The U.S.A. is Out of Money

Michele Bachmann
|
Posted: Aug 12, 2009 10:41 AM
I came across a great piece (albeit a very troubling one) in the Washington Times on Tuesday detailing why our nation needs to rein in our overspending because "the United States is functionally bankrupt.” And this column doesn’t even take into account that a trillion-dollar overhaul of our health care system continues to remain a very real possibility.

This is real money we're talking about here, and real people’s futures.  To assume that we can spend as much as we like with little or no repercussions is flat out wrong and irresponsible. I encourage you to take a couple of minutes and give the piece a read. We can no longer afford to pass our financial burdens off to future generations.

"The United States is functionally bankrupt. Our collective capacity to deal with this astonishing fact is seemingly nonexistent. Our national politics have become show business, exhibiting a complete refusal to strategically respond to this reality.

"Let's look at the simple numbers of our national debt. Our on-the-books national debt is $11.6 trillion. But off-the-books federal debt, including Medicare and Social Security, is $107 trillion. This is not a made-up number; this is the money we should have in the bank, according to the federal government's own accountants, to pay for our current promises to our retirees and future retirees, and this doesn't include unfunded obligations that we have to the pensions and benefits promised to federal workers and veterans. Nor does it include huge unfunded pension and benefit obligations for other public employees at levels below the federal government.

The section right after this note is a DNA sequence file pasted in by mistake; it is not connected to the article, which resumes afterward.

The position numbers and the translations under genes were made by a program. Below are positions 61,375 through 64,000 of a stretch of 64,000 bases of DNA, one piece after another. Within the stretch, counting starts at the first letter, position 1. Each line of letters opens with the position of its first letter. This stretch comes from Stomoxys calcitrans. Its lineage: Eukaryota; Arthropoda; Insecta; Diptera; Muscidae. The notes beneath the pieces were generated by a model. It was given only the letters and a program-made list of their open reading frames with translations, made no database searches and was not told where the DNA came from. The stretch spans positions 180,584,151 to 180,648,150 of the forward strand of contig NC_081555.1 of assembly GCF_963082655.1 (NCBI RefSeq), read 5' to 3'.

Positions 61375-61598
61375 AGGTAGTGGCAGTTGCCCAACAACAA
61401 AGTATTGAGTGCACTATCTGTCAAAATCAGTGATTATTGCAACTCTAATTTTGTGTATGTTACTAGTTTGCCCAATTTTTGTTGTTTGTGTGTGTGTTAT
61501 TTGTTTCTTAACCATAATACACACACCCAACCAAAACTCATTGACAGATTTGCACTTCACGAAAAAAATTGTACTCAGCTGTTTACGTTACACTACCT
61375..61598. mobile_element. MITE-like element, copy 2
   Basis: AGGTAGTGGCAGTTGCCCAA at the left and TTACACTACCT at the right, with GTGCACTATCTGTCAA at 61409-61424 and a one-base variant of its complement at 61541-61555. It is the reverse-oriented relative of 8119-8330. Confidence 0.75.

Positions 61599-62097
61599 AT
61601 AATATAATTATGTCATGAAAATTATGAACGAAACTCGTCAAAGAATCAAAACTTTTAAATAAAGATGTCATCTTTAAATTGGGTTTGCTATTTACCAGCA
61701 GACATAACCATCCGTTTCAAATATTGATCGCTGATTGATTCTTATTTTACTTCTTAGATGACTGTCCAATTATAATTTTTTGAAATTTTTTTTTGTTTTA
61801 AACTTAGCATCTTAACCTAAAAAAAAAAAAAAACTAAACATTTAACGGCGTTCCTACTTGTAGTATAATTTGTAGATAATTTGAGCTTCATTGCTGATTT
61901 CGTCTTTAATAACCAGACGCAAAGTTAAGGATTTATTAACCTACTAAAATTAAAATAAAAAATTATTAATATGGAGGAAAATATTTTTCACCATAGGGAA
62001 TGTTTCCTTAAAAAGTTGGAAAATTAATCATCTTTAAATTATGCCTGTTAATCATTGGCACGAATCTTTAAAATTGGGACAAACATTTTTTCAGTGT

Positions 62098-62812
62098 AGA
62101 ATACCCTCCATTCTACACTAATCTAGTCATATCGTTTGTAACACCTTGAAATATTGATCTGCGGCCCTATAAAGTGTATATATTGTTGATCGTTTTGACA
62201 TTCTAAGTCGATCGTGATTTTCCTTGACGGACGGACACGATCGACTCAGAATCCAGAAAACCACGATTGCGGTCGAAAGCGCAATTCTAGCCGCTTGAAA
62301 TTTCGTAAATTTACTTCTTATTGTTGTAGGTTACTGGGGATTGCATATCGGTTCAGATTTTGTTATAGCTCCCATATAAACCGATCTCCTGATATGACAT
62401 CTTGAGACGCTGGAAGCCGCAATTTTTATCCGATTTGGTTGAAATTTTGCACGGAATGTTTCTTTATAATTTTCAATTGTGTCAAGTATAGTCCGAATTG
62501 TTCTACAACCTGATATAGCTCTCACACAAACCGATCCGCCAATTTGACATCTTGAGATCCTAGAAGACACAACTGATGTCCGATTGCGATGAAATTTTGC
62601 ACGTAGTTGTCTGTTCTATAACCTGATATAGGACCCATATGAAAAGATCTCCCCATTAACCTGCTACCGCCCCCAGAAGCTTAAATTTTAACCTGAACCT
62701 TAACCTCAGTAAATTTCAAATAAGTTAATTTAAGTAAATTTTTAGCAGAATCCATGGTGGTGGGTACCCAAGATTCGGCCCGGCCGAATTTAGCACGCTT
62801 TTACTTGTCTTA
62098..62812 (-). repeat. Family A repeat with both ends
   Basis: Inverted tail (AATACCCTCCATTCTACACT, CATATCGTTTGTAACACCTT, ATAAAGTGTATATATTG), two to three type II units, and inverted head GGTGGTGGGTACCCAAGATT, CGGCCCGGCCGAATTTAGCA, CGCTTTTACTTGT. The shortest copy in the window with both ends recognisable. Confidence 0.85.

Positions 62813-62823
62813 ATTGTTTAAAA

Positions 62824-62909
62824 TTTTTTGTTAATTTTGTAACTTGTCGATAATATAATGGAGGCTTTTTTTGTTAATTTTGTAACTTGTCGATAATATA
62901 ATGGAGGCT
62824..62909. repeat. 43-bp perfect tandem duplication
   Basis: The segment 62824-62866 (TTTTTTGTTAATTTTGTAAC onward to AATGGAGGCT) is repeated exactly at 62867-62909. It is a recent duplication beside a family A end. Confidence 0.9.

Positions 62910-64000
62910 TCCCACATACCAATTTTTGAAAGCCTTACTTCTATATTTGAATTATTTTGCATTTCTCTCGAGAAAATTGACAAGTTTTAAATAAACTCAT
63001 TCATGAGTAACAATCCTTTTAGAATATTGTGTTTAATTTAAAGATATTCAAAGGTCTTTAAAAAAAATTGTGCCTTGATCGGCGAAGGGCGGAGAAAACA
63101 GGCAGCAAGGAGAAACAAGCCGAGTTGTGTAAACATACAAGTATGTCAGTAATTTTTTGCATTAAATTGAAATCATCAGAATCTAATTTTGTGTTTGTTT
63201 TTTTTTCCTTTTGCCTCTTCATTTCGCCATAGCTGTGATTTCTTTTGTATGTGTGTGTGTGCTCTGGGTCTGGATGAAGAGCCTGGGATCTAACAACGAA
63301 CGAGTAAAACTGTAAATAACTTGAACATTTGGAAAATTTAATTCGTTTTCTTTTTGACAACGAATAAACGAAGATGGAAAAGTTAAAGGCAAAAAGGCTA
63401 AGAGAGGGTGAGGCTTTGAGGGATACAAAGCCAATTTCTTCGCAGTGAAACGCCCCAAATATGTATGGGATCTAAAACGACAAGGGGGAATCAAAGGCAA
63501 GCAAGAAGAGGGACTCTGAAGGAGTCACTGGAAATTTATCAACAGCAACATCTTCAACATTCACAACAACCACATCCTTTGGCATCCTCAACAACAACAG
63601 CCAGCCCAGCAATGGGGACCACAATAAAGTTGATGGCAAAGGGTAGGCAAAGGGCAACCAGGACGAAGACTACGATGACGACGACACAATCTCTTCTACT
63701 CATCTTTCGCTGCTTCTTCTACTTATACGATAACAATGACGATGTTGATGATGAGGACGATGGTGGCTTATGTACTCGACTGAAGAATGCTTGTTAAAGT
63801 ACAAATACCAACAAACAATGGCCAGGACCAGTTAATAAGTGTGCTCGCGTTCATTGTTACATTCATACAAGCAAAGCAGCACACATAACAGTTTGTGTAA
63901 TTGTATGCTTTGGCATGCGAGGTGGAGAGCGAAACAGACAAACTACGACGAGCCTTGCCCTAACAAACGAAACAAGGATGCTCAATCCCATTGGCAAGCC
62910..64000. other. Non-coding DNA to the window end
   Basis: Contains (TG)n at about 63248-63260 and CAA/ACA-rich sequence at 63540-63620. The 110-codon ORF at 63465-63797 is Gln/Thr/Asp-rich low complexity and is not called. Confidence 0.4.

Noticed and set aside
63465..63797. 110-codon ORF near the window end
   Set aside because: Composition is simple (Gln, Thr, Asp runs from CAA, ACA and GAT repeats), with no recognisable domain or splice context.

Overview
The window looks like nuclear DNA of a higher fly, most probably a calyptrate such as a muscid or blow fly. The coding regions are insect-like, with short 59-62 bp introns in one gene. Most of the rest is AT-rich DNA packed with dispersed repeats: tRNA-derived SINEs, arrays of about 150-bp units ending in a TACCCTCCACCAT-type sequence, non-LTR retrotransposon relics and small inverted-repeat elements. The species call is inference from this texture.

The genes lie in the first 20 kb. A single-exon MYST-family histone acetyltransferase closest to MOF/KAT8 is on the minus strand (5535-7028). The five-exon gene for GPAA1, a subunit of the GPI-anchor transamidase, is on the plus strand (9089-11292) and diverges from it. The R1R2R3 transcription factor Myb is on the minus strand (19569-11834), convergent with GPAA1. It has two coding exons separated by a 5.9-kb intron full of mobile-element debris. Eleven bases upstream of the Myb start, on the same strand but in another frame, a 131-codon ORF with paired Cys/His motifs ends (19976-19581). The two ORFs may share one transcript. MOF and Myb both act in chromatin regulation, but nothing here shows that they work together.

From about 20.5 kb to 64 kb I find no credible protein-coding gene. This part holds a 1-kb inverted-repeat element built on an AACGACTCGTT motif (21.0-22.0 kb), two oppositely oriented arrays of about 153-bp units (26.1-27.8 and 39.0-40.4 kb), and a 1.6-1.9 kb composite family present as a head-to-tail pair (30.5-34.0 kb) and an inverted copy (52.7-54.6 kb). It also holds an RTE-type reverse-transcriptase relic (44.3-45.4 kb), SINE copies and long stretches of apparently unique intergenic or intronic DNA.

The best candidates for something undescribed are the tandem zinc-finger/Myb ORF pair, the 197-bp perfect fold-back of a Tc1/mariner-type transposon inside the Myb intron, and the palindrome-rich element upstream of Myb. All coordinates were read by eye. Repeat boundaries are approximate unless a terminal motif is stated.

"But let's just add the $11 trillion to the $107 trillion, and we get $118 trillion. These are big numbers but still just fifth-grade math. Now our total annual national output, or gross domestic product (GDP), is about $14.3 trillion. Total federal receipts, or income if stated in business terms, are about $2.5 trillion. This means that our debt to federal income ratio is about 47, and that ratio assumes that the federal revenues are free to retire the obligations, which they are not. We must pay for defense and a myriad of other programs. Again, in business terms, there is no free cash flow to pay these massive obligations.”

Read the entire piece